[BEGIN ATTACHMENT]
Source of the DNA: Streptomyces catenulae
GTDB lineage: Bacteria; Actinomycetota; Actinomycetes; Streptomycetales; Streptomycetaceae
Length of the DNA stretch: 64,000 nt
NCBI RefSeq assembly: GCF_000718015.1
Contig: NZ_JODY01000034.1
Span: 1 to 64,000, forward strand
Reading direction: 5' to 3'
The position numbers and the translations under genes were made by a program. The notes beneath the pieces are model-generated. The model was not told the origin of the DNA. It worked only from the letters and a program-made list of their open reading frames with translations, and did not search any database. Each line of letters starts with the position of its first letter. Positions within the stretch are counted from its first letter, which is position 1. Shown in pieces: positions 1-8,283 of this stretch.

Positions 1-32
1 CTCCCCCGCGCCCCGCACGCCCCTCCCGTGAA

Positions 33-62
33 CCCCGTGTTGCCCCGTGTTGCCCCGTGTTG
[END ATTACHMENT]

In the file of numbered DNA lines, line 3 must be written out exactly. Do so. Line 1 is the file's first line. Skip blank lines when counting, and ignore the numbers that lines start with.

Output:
Length of the DNA stretch: 64,000 nt